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As*****on the Opinions entertained by different Commentator^
with tefpedl to the Situation of the Hell of Homer.
[From the Firft Volume of Count Stolbekg's Travels.]
"TJEit granted that Virgil was -*-* right in following ancient ^tradition, and profiting by the natural, gloom of the.places, and the difmal ideas of the religion of the people concerning thefe places, the ■re/igtoiod,as ho elfewheie terms it: let it be proved, and nothing more can be proved, that the entrance to his hell was at Avernus: it yet ap"pears to me, however great the authorities may be to the contrary, that the opinions of thofe are unfounded who fuppnfe the hell of Homer to have the fame fituaiion. There is fcarcely any hypothesis which acutenefs may not render probable: as this teems to have been rendered. Cluverius himfelf, a very intelligent reader and commentator of the ancients, encoucourages this dream.
44 ' Homer,' fays he, 'makes 'Ulyffes fail from the country of 'Circe, to that of Cimmeria in one
* day; and lilcewife with a north 'wind. Put thefe circumftances 'together, and he could only fail 'to thefe parts. The grove orl'ro'ferpine and the gloomy palace of
* Pluto, as mentioned by Homer,.
4 were at the lake of Avemus ; and 'the narrow fliore was what wa« 4 called the dam of Hercules: that 4 leads from the Tyrrhene fea to 4 the Lucrine lake.'
"In his treatife on the wanderings of Ulyffes, he fays, 4 By the 4 ocean, Homer here underftands 4 the Lucrine lake and that of 4 Avemus.'
44 Various circumftances are thus brought together; and in a certain Tenfe, it would give me great pleafure naw to be perfonally prefent on the places where thefe fcenes have paffed. How interefting would it be, for a paflionate admirer and lover of Homer, to vifit thofe countries that have been honoured by his boldeft flights! But the moll interefting of all things is truth.
44 By the ocean of Homer, we now generally understand the ocean properly fo called. Our learned Vols has taught us that Homer, and other poets, who lived long after Homer, by the word oceanus, underftood the great ftream: which, according to their opinion, flowed round the earth. Now, in whichever fenfe we underftand it, we fiiall find how impofuble it was that the poet, in the above paflagr, could defcribe the Lucnne lake and the lake of Averntis by the term ocean us.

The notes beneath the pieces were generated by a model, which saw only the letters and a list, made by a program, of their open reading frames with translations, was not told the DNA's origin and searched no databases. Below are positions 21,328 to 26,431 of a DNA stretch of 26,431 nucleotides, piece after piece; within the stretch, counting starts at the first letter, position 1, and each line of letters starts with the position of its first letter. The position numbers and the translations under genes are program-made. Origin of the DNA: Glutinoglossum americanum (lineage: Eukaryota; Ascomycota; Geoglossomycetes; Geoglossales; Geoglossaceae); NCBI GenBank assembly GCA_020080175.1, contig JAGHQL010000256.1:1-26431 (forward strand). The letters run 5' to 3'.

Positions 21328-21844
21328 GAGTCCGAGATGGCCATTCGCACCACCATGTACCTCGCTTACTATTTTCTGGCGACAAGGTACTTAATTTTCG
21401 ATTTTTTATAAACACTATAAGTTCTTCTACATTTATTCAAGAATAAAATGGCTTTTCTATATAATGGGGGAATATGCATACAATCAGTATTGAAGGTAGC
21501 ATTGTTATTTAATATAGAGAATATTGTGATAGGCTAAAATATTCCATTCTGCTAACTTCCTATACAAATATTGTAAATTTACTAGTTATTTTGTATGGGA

"He was unacquainted with the Avernus, for he did not go up the country; and before Agrippa had levelled the high (bore of this lake, on the fide next the fea, and had united it with the Lucnne lake, it was not vifible from the fea.
"And even if Homer had amended this high fliore, he would have been convinced of the fmal 1 circumference of the lake, and certainly would not have called it the ocean.
"That in later ages, though long before the time of Virgil, the refidence of the dead was fought for in this country, I very well know. It was later ages, that dedicated to Proferpine her grove, and to Pluto his gloomy palace. Livy tells us that Hannibal led a part of bis army to Avernus, under the pretext of iacrificing there; but in reality to make an attempt upon Puteoli, and the Roman garrifon that it contained.
"1 believe it is a very ancient opinion that Homer led his Ulyfles to this place. The idea was flattering to the Greeks, who inhabited thefe coafts;and very flight grounds would make it credited by the people of Cuina;, Puteoli, Baia;, and Parthenope : the prefent Naples.— They were likewife interested in a political view: it made them relpefred. Befide, offerings no doubt were brought to their temples; and the nature of the country favoured the prejudice. The inundating, noxious-vapour-exhaling, water of the (ca and the rivers, the at that time fiery Epomeus of the ifland of llchia, the cavernso haling fulphur, the volcanic traces of the country, where the inhabitants Humbled as it